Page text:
So you add the variable, if flipped with left hand, 55% of the time you get heads!
Further looks see that if you placed the coin in your left hand from your right hand you got 30 heads and 20 tails, but when you picked the coin up instead without any use of your right hand, you got 25 heads and 25 tails. So you're now up to a way to get 60% heads!
Next, you noticed if you paused for more than 10 seconds after placing the coin in your left hand from your right, you got 17 heads and just 8 tails. You now have a situation that generates 68% heads, just by flipping the coin from your left hand after placing it there from your right hand, and waiting at least 10 seconds before you flipped it.
So my question is:
If you then flipped the coin 300 more times, doing everything the way you did to get 68%, what percentage of heads is expected from the 300 flips?
The answer is 50%!
The variables used above were selected not based on anything that is predictive, but based on anything that made the system look better!
The heads scenario here was built the same way, none of the added conditions are predictive in any way!
The moral of the story is this:
Build a concept on known +EV variables, not a system built to make +EV concepts.
What do I mean by meaningful variables? When you do a search in a given sport with one variable, and it shows an advantage, then you have found a meaningful variable.
Build a pile of meaningful variables for a given sport, then stack the meaningful variables, to get meaningful situations.
Hope that helps everyone here.
I should add that it is quite possible to identify a variable that appears meaningless but for which it later turns out there was a valid reason all along. A Tweet from A Lucky A Day referenced the 15th a few weeks ago.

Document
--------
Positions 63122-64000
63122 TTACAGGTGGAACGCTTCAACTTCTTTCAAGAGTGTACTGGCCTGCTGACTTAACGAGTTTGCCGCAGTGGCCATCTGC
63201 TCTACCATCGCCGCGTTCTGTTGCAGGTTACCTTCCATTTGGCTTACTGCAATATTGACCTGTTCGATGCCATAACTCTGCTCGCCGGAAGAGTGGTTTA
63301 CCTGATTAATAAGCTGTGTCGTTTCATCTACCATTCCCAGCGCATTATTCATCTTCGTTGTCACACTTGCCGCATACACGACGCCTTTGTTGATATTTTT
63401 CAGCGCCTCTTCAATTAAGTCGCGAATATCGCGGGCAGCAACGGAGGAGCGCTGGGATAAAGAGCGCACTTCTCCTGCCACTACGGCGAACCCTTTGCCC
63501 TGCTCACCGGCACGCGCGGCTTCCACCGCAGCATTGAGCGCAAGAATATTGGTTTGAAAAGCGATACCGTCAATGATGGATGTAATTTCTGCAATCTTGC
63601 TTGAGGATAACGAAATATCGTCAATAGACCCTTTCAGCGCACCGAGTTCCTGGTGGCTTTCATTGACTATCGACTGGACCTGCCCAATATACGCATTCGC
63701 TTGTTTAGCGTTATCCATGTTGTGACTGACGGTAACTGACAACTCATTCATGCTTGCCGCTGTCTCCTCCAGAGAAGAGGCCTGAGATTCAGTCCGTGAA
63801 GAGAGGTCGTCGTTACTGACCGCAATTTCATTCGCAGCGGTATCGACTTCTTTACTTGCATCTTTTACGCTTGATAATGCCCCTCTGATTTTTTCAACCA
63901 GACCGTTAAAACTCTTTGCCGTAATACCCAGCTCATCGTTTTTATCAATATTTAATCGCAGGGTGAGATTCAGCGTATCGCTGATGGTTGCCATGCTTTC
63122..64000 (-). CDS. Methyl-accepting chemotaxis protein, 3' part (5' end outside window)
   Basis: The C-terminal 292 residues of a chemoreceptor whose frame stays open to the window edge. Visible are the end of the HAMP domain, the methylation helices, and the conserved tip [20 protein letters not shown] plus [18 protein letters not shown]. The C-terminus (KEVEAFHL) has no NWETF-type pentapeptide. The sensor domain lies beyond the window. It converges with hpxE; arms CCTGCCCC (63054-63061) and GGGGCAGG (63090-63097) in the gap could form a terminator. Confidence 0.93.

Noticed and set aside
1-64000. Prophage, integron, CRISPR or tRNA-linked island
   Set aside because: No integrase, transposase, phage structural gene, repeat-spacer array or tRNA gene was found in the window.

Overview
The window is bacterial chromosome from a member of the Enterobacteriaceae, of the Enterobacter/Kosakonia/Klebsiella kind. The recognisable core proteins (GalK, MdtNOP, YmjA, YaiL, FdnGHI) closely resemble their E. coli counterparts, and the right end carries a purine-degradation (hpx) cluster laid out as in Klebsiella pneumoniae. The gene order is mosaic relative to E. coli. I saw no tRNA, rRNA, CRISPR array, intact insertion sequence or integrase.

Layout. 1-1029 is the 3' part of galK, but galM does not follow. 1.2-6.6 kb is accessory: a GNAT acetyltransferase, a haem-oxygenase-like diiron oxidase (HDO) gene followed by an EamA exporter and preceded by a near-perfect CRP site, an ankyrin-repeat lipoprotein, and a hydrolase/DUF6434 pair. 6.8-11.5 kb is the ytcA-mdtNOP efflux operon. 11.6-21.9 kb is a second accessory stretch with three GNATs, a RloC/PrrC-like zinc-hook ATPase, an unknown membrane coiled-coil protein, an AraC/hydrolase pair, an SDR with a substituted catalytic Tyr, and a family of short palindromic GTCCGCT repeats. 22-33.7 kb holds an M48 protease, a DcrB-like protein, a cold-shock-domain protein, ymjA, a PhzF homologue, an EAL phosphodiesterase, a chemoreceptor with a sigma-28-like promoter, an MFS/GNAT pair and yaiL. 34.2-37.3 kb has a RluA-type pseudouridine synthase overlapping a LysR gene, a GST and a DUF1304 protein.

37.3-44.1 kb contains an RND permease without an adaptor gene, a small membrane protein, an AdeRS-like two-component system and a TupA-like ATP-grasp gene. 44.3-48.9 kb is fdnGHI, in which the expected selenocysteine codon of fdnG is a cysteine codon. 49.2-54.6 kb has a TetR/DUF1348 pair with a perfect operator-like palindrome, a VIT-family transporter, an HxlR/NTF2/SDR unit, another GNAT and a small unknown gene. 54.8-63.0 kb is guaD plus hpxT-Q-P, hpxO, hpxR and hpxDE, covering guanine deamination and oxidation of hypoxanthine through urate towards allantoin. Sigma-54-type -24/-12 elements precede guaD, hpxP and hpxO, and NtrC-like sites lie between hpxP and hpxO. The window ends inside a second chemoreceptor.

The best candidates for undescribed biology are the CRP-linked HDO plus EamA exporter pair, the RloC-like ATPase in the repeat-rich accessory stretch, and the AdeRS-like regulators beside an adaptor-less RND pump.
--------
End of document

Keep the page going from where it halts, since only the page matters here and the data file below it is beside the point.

Some readers may be familiar with the apparent illogical pattern in the 15th round of Sumo Wrestling competitions mentioned in Freakonomics where, in certain contests, the supposedly 'weaker' wrestler was winning 80% of the contents.
In a sumo tournament, all wrestlers in the top division compete in 15 matches and face demotion if they do not win at least eight of them.
The sumo community is very close-knit, and the wrestlers at the top levels tend to know each other well. The authors looked at the final match, and considered the case of a wrestler with seven wins, seven losses, and one fight to go, fighting against an 8–6 wrestler.
Statistically, the 7–7 wrestler should have a slightly below even chance, since the 8–6 wrestler is slightly better. However, the 7–7 wrestler actually wins around 80% of the time. Levitt uses this statistic and other data gleaned from sumo wrestling matches, along with the effect that allegations of corruption have on match results, to conclude that those who already have 8 wins collude with those who are 7–7 and let them win, since they have already secured their position for the following tournament.
There was an underlying reason for this apparently illogical finding, even if the reason wasn't understood until later, so it's important not to dismiss every impacting variable as meaningless.